The classical music market is of particular importance in this sector of the music industry because it has always been the leading edge of qualitative improvement – primarily because the wide dynamic range of acoustic music is so much more dependent on high quality sound than popular music forms, but also because the music is less transitory.

But leaving aside the greater good of the classical music industry, why should we trouble ourselves with the acquisition of something as insubstantial and nebulous as a taste for hi-fidelity audio? Why waste time agonising over computational algorithms when you could be enjoying the music?

I’d say that there’s pleasure to be found in the quest for something of value. Instantaneous gratification, the most insubstantial of pleasures, is fine but it seldom lasts – here one minute gone the next, usually without so much as a lingering taste to savour. The greater reward of more lasting pleasure is only obtained by effort, perseverance and serious intent. Indeed, much of the pleasure lays in the quest itself, in the anticipation rather than the result, the pure and simple. After all, the acquisition of a taste for fine wine, or gourmet food is not generally deemed to be tiresome or unrewarding.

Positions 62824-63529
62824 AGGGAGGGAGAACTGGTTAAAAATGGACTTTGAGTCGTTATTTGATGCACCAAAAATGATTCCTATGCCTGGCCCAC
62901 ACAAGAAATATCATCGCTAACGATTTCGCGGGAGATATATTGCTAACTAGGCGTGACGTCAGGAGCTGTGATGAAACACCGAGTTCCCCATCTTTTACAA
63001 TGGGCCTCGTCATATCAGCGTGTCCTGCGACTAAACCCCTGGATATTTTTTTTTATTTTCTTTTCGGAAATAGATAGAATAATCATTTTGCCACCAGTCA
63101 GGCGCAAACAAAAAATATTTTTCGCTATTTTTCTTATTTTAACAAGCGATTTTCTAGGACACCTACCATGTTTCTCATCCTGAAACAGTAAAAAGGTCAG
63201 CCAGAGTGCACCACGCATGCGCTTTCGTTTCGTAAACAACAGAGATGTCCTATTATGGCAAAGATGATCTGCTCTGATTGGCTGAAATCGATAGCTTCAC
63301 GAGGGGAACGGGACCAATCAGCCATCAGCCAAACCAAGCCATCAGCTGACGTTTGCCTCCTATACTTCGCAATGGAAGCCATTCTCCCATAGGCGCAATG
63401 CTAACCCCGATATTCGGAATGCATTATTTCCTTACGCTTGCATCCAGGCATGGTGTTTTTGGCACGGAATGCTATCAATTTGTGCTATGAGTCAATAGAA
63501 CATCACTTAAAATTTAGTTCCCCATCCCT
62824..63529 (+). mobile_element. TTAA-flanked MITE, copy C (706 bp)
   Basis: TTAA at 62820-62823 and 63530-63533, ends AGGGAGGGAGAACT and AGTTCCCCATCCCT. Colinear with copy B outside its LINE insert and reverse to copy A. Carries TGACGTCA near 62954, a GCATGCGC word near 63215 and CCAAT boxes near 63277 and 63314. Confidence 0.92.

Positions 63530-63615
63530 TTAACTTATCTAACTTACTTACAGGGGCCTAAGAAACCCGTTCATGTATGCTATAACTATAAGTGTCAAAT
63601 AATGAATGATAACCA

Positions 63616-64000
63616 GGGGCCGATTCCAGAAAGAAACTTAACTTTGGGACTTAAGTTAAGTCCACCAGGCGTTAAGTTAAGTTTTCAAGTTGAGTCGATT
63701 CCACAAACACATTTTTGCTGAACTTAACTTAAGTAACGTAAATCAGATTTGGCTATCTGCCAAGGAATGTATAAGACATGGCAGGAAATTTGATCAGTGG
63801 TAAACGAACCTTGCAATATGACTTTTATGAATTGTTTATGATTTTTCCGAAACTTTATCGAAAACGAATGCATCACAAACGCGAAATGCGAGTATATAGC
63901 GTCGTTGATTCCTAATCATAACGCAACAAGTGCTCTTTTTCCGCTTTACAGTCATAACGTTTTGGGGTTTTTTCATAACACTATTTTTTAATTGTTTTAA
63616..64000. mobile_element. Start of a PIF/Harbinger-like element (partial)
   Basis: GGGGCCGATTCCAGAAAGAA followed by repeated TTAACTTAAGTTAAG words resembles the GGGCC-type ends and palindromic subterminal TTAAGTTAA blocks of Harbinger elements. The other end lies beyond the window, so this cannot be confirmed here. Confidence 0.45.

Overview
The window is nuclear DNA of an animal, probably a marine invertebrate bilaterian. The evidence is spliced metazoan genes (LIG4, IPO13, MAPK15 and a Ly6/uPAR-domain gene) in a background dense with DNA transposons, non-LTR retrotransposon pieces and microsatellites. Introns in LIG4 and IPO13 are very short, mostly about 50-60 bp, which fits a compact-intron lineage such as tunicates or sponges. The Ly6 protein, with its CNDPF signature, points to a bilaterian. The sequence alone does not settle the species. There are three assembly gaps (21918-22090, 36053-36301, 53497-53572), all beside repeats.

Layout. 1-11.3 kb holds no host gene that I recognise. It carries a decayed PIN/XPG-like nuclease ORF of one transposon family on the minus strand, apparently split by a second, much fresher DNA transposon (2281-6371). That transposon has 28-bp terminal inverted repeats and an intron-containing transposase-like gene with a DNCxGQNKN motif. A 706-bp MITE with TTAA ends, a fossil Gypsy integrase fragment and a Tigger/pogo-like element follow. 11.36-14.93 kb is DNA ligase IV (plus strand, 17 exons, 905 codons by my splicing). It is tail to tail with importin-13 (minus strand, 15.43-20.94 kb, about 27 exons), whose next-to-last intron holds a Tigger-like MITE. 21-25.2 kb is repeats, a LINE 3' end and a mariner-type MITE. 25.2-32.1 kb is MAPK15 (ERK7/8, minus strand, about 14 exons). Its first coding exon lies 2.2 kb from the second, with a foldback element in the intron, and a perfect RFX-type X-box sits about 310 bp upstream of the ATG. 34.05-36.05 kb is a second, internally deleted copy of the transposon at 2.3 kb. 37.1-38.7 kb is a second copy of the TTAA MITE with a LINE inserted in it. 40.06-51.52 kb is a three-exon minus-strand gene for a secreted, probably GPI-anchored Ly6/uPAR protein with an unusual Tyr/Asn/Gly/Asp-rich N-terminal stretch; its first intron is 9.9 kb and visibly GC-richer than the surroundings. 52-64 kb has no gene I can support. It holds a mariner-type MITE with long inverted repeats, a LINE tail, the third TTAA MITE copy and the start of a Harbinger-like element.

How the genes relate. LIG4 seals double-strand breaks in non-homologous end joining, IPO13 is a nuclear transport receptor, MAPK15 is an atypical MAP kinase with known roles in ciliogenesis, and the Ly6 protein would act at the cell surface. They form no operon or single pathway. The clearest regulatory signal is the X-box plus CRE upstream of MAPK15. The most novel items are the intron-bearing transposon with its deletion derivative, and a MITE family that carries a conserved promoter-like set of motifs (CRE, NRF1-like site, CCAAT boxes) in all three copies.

Audio quality is notoriously difficult to evaluate. One has to devote a lot of time to listening and learning to appreciate the differences and nuances: they’re not obvious – at least, not so obvious that they’ll hit you in the face the moment you switch on. It takes time to familiarise yourself with the recorded sound before learning to distinguish the effects of data compression. Consequently, it’s very easy to say no one can hear the difference, when few people yet recognise the telltale artefacts of the technology.

The same is true of any and every new technology. We’re swept away on the first tide of awe and enthusiasm. It happened with the invention of the first popular synthesizer, the Yamaha DX7, it happened with CD players, and it continues to happen with every new piece of computer software that hits the market. Only time and familiarity make us aware of the crudeness of the earliest implementation and drive practitioners to strive with greater determination to master the technology and learn to exploit it without succumbing to easy temptation. Anyone who’s noted the way in which the Vocoder inveigled itself into 90% of 70s pop songs ought to be familiar with this problem.